I'll never forget the morning, about five years ago, when I pulled into the Lindaman's parking lot intent on grabbing some joe and a blueberry kolachy before heading to work. The empty parking lot should have been a clue but still I tugged on the locked doors - kinda like the Far Side kid who pushes on the "School for the Gifted" door that clearly says "Pull." Bewildered, I peered inside, tugged once more and then realized the hours had changed to something like 10:30-8:30. Grumpily I went back to my car. Something I'd always taken for granted was no longer there.
Lindaman's the restaurant, of course, was still there. Their classic romaine salads, enchiladas and pot de cr & egrave;me still filled the glass cases. But their breakfast offerings - the cinnamon-crusted biscuity scones, the Kentucky eggs, the country potatoes and the berry-and-ricotta filled kolachy pastries - were suddenly a thing of the past. I wondered if it had anything to do with the recent "upscaling" of the restaurant. When it first opened in 1984, Lindaman's was the first of its kind - a welcoming little bistro with gourmet food and a relaxed atmosphere. I didn't become a regular until the mid-'90s, but it wasn't long before I was in for a latte here, a Chicken Joseph there -- sometimes three times a week.
The changes were slow at first; one day the casual red and black vinyl tablecloths where I'd write in my journal and spill coffee were gone. The next, there were paper cone lanterns, followed by gorgeous blown glass pendant lamps. Wooden and tile square tables replaced some of the black steel rounds the restaurant has had for years. Slowly Lindaman's started to feel like a fancier kind of place - the kind of restaurant where one brings a date, not oneself and a good book.
"Actually, it got to where we were throwing out [lots of food] every morning," says manager Kevin Soderquist of the break with breakfast. "Starbucks moved in next door. There were little drive-thru espresso stands everywhere. Nobody wanted breakfast anymore."
Some of us must have wanted breakfast still because about three months ago, a little sign announcing "open for breakfast" appeared on the sidewalk off Grand. Lindaman's is once again offering the eggies and the pastries. My review crew happily assembled for our visit, which took place on a Thursday morning. The sunshine streaming through the side windows made the hardwood floors glow and the place, while initially empty, seemed bustling with good cheer.
The first thing to know about Lindaman's new breakfast offerings is that they're much simpler than what was offered before. They're also different. Instead of the scones and kolachies, check out the astonishingly gorgeous European-style pastries in the glass case. Each comes in its own little brown and gold wrapper, and choices range from several varieties of muffin ($1.95) to blackberry strudel ($2.25).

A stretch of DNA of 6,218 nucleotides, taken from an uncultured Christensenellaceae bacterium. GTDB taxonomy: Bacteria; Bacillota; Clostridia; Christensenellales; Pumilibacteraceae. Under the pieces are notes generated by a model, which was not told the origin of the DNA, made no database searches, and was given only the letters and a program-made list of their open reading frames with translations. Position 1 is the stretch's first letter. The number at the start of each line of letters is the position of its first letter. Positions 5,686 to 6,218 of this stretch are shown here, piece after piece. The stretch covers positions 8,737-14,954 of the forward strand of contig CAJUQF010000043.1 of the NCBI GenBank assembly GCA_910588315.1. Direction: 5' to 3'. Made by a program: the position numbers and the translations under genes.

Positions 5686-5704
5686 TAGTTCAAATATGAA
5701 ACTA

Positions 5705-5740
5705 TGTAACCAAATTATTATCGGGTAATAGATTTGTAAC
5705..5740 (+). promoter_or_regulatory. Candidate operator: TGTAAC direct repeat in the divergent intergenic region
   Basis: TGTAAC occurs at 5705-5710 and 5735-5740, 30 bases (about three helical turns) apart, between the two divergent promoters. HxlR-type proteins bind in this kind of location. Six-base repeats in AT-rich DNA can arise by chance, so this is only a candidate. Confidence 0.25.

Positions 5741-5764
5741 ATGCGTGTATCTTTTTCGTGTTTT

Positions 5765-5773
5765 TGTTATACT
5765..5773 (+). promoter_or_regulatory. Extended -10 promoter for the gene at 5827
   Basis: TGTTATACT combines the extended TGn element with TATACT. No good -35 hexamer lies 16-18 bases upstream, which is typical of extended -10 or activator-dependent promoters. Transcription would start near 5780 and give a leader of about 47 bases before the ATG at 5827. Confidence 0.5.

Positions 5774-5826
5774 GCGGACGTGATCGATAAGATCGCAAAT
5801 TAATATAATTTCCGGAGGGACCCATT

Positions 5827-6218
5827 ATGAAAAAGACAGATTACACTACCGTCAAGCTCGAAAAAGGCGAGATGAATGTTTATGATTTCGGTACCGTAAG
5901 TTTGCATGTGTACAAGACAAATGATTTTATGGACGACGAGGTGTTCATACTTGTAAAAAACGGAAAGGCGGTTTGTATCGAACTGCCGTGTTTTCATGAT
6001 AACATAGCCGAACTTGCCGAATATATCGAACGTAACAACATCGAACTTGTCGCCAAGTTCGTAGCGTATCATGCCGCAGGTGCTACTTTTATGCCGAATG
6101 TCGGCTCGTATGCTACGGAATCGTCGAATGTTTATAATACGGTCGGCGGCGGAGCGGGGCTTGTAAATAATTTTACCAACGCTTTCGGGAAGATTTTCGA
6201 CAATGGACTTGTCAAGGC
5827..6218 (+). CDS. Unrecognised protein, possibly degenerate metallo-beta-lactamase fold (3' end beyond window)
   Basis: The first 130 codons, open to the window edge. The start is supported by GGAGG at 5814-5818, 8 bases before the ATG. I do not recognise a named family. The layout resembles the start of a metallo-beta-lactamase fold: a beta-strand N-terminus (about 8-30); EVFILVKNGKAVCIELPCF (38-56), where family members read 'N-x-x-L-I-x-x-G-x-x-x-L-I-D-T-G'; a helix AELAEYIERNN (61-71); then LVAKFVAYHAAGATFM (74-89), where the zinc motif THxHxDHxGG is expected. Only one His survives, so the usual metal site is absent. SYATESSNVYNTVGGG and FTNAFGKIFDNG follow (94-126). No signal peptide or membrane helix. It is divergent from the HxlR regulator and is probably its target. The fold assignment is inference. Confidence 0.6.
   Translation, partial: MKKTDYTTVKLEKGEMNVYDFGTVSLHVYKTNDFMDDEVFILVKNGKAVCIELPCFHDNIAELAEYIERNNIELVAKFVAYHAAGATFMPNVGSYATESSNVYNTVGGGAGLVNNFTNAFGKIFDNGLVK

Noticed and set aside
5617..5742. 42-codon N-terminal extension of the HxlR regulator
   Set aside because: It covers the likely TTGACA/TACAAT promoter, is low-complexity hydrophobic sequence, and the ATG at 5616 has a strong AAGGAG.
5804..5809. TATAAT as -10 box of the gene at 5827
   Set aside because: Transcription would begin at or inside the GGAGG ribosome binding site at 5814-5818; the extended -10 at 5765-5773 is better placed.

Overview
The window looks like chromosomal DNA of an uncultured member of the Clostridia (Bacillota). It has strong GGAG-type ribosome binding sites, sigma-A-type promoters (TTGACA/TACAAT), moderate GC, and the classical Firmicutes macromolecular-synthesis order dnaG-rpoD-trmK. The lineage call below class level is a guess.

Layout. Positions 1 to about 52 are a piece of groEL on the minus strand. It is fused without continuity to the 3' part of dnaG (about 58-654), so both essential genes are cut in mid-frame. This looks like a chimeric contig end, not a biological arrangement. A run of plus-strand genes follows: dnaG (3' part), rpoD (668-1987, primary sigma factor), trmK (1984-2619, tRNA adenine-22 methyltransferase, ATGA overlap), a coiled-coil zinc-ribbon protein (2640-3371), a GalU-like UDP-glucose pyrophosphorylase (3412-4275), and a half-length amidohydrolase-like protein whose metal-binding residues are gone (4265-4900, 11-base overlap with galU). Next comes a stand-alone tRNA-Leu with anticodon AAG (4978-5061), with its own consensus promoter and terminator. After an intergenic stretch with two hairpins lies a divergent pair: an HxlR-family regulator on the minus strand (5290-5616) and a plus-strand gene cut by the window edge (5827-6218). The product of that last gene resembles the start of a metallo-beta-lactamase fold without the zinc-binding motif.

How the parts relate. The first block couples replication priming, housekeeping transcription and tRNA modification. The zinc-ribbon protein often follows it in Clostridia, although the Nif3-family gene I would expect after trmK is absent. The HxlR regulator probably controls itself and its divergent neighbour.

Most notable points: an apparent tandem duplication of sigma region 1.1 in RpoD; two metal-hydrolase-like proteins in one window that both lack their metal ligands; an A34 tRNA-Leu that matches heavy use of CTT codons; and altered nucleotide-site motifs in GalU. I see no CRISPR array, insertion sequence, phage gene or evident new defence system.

Everything is ordered at the coffee/wine bar. Various chalkboards indicate everything from coffee drinks to wine specials to breakfast offerings. We were intrigued by the Express Eggs ($3.95), which come in three different varieties: Mexican, with hominy, guacamole, cheddar and tomatoes; the aptly entitled bacon-and-eggs; and fresh herb. Other choices include things like granola, yogurt, and fresh fruit (including some gorgeous slices of seasonal blood oranges).
Nothing less than the eggs would do for us and Soderquist brought them over in large round coffee mugs. The secret to these eggs, it turns out, is that they're cooked using the steamer wand from the espresso machine. That, and the cozy confines of their ceramic environment, lend themselves to an amazing texture - moist, not runny, and perfectly done. I went with the Mexican eggs, which had a nice layered effect: There was more hominy in the bottom, while the top was graced with fresh guacamole, chopped tomatoes, cheese and sour cream. Amy partook of the bacon version, which was further augmented with the simple addition of parmesan cheese. They were quite delicious, and it didn't feel weird at all to be eating them from a mug.
Although our eggs both came with a savory little biscotti, we decided we needed something from the pastry case. Amy opted for the oatmeal coffee cake ($2.25), which was moist on the inside with a crunchy, sweet, oatmeal-dusted top. I got the almond-infused tea cake ($2.25). Both were amazing little concoctions.
All in all, our breakfasts were a refreshing change of pace and a really nice start to the day. Service was excellent, the atmosphere relaxed, and we enjoyed the familiar babble of caf & eacute; conversation around us. If you're after big farmer-type breakfasts with hash browns and pancakes, you're out of luck. But if you want something simple, delicious and unlike anything else in Spokane, Lindaman's is the morning place for you.
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